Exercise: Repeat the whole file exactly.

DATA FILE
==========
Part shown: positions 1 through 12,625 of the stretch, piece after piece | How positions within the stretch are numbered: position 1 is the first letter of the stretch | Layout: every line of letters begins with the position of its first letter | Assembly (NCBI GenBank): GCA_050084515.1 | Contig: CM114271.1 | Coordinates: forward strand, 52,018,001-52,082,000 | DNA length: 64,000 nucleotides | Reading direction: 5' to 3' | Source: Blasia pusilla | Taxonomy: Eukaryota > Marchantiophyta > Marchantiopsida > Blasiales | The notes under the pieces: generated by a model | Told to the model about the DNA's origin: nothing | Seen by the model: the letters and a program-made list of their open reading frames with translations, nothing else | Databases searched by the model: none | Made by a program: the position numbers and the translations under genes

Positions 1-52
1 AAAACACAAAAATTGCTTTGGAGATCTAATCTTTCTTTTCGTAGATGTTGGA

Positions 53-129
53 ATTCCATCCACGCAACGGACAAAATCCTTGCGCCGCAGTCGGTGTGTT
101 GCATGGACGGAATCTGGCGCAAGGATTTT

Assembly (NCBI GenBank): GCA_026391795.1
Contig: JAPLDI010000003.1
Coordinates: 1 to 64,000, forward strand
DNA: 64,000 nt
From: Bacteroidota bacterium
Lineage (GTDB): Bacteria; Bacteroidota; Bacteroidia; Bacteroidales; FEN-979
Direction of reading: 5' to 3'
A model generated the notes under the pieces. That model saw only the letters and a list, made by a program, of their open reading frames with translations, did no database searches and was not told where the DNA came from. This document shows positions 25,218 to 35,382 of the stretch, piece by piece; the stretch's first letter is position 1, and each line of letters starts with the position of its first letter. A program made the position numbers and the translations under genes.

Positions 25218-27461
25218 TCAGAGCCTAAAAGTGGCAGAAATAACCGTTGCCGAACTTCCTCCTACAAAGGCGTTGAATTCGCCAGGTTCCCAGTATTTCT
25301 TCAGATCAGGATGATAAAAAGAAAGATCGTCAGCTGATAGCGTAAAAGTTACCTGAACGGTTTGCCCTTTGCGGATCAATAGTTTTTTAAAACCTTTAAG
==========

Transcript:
Part shown: positions 1 through 12,625 of the stretch, piece after piece | How positions within the stretch are numbered: position 1 is the first letter of the stretch | Layout: every line of letters begins with the position of its first letter | Assembly (NCBI GenBank): GCA_050084515.1 | Contig: CM114271.1 | Coordinates: forward strand, 52,018,001-52,082,000 | DNA length: 64,000 nucleotides | Reading direction: 5' to 3' | Source: Blasia pusilla | Taxonomy: Eukaryota > Marchantiophyta > Marchantiopsida > Blasiales | The notes under the pieces: generated by a model | Told to the model about the DNA's origin: nothing | Seen by the model: the letters and a program-made list of their open reading frames with translations, nothing else | Databases searched by the model: none | Made by a program: the position numbers and the translations under genes

Positions 1-52
1 AAAACACAAAAATTGCTTTGGAGATCTAATCTTTCTTTTCGTAGATGTTGGA

Positions 53-129
53 ATTCCATCCACGCAACGGACAAAATCCTTGCGCCGCAGTCGGTGTGTT
101 GCATGGACGGAATCTGGCGCAAGGATTTT

Assembly (NCBI GenBank): GCA_026391795.1
Contig: JAPLDI010000003.1
Coordinates: 1 to 64,000, forward strand
DNA: 64,000 nt
From: Bacteroidota bacterium
Lineage (GTDB): Bacteria; Bacteroidota; Bacteroidia; Bacteroidales; FEN-979
Direction of reading: 5' to 3'
A model generated the notes under the pieces. That model saw only the letters and a list, made by a program, of their open reading frames with translations, did no database searches and was not told where the DNA came from. This document shows positions 25,218 to 35,382 of the stretch, piece by piece; the stretch's first letter is position 1, and each line of letters starts with the position of its first letter. A program made the position numbers and the translations under genes.

Positions 25218-27461
25218 TCAGAGCCTAAAAGTGGCAGAAATAACCGTTGCCGAACTTCCTCCTACAAAGGCGTTGAATTCGCCAGGTTCCCAGTATTTCT
25301 TCAGATCAGGATGATAAAAAGAAAGATCGTCAGCTGATAGCGTAAAAGTTACCTGAACGGTTTGCCCTTTGCGGATCAATAGTTTTTTAAAACCTTTAAG